Follow this wiring diagram (faroutride.com/wiring-diagram) to make sure your B2B charger works as it’s intended to. The wiring diagram had a built-in calculator for fuses/breakers, wire gauge, and wire length/terminal count. Pretty neat!
Ford Transit Connection:
This official Ford SVE Bulletin shows how to connect to POSITIVE for the SINGLE or DOUBLE battery variant: SVE Bulletin Q-226 (.pdf):
Ford Transit with twin batteries configuration, year 2020 & up:
Since 2020, the Transit with dual batteries configuration comes with two (2) CCP (Customer Connection Point) located on the driver seat pedestal (on the door side). The CCP2 is rated for up to 175A, so it’s an ideal connection point (positive) for a B2B since there is no need to remove the seat:
Ideally you want to use a ground point recommended in the BEMM (BEMM included in our Builder’s Package), and it’s a good practice to use one as close as possible to the battery (which is located under the driver seat). In our van, we are using the ground point located between the passenger/driver seat:
Mercedes Sprinter Connection:
Please check the Mercedes Sprinter “Body And Equipment Guideline” on how to use the battery power (alternator):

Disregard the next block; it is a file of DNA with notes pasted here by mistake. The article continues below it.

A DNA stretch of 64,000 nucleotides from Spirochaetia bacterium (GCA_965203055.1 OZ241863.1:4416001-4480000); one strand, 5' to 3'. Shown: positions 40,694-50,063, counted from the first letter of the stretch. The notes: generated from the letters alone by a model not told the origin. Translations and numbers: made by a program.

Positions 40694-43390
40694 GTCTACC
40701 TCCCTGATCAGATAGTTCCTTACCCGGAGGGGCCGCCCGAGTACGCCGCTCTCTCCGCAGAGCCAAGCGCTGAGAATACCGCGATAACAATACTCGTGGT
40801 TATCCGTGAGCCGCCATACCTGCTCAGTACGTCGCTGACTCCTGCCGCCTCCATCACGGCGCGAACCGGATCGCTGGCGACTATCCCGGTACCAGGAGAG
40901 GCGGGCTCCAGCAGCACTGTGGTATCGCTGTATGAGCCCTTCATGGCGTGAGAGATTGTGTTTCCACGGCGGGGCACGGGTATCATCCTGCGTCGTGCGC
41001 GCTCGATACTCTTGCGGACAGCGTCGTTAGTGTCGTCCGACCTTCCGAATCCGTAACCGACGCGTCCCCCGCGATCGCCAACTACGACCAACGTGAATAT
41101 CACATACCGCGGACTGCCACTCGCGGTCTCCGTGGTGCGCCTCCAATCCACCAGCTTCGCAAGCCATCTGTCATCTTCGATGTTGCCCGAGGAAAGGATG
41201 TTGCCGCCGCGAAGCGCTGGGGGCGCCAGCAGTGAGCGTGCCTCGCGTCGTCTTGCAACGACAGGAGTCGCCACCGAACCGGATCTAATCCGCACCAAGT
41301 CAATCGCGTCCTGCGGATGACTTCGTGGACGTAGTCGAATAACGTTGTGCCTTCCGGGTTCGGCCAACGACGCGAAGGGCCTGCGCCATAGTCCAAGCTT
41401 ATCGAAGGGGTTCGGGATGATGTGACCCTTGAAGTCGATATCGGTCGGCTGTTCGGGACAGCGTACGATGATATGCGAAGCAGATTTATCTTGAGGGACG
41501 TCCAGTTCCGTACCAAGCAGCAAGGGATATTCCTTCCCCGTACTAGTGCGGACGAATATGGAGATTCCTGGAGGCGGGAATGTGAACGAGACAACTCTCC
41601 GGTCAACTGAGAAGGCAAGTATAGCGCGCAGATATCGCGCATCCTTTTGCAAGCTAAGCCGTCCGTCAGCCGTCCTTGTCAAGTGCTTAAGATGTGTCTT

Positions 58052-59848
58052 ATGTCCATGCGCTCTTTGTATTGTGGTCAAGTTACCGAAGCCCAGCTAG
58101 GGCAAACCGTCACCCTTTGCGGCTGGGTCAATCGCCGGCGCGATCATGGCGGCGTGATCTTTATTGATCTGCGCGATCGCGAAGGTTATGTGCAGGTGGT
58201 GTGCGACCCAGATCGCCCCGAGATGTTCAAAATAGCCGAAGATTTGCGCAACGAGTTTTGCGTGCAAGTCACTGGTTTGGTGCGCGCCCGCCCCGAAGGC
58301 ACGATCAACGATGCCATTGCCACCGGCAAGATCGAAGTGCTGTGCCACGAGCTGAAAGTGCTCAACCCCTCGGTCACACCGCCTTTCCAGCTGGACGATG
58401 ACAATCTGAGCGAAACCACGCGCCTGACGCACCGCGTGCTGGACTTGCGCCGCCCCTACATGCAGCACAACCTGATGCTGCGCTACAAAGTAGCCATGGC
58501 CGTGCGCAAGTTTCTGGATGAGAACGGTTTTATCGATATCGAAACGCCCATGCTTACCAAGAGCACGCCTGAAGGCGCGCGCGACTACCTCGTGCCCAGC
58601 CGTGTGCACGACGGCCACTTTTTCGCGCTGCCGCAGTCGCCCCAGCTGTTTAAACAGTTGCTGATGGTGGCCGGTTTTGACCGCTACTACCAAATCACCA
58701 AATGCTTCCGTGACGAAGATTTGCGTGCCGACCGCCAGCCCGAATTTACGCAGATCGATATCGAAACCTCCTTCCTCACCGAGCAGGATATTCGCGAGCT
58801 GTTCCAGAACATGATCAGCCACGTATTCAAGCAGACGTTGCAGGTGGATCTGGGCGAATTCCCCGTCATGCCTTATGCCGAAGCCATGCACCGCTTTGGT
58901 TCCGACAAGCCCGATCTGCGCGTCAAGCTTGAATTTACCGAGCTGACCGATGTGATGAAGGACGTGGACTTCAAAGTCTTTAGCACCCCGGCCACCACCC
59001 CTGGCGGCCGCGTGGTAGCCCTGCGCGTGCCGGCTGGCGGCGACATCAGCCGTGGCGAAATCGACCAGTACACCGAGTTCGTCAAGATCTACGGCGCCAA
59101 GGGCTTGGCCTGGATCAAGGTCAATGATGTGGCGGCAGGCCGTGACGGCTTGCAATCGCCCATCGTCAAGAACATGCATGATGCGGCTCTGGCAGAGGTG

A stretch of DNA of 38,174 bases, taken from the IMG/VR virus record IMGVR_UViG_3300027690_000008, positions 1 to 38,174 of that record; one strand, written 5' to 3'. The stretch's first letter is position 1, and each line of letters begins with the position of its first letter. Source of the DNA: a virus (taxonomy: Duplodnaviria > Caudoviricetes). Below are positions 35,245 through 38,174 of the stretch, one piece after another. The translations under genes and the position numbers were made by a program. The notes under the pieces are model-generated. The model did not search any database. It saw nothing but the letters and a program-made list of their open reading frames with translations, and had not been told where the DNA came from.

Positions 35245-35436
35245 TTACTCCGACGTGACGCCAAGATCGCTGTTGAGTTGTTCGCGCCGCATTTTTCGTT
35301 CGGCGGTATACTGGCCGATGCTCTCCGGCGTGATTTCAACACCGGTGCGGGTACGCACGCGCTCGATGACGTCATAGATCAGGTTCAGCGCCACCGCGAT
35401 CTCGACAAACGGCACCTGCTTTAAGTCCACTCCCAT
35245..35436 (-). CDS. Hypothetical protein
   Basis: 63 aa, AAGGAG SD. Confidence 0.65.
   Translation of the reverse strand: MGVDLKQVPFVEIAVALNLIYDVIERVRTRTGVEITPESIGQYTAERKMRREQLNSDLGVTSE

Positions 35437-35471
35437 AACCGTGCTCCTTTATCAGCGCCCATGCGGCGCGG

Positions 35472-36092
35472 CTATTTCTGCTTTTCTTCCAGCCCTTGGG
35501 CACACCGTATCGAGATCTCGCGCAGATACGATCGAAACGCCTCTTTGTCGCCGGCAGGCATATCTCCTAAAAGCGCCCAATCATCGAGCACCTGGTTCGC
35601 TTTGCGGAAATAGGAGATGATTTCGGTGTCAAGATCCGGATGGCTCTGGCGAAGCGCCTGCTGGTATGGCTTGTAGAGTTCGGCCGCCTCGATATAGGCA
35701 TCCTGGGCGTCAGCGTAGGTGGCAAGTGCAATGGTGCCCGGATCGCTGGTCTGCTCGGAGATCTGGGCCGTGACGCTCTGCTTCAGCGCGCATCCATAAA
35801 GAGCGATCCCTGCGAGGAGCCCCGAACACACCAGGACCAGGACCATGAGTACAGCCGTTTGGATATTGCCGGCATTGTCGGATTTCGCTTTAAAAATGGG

Here are the factory options for the Sterling BB1260 Charger:
- MODE: 1
- (Mode 2 is identical to mode 1, except it needs a live signal on the ignition feed input in order to charge)
- ACTIVATION VOLTAGE: vehicle battery above 13.2v (for 5 seconds)
- TURN-OFF VOLTAGE: vehicle battery below 13.2V
- TURN-OFF TIMER: 240 seconds
- (A timer is required to complement the regenerative braking aspect of modern Euro 5 / 6 + engines – where the alternator’s voltage can drop below 13V for a short period of time)
- Because our Ford Transit 2016 does not have regenerative braking, we changed the turn-off timer to 30 seconds (procedure in manual). This prevents draining the van battery, especially when running errands (multiple short drives).
First Time Use
The unit will enter “config” mode at first startup; this is your opportunity to change the charging profile according to your battery type.
- The configuration can be changed later, check the manual.
- To find out which charging profile to select, check your battery manual.
First Time Use Configuration Sequence: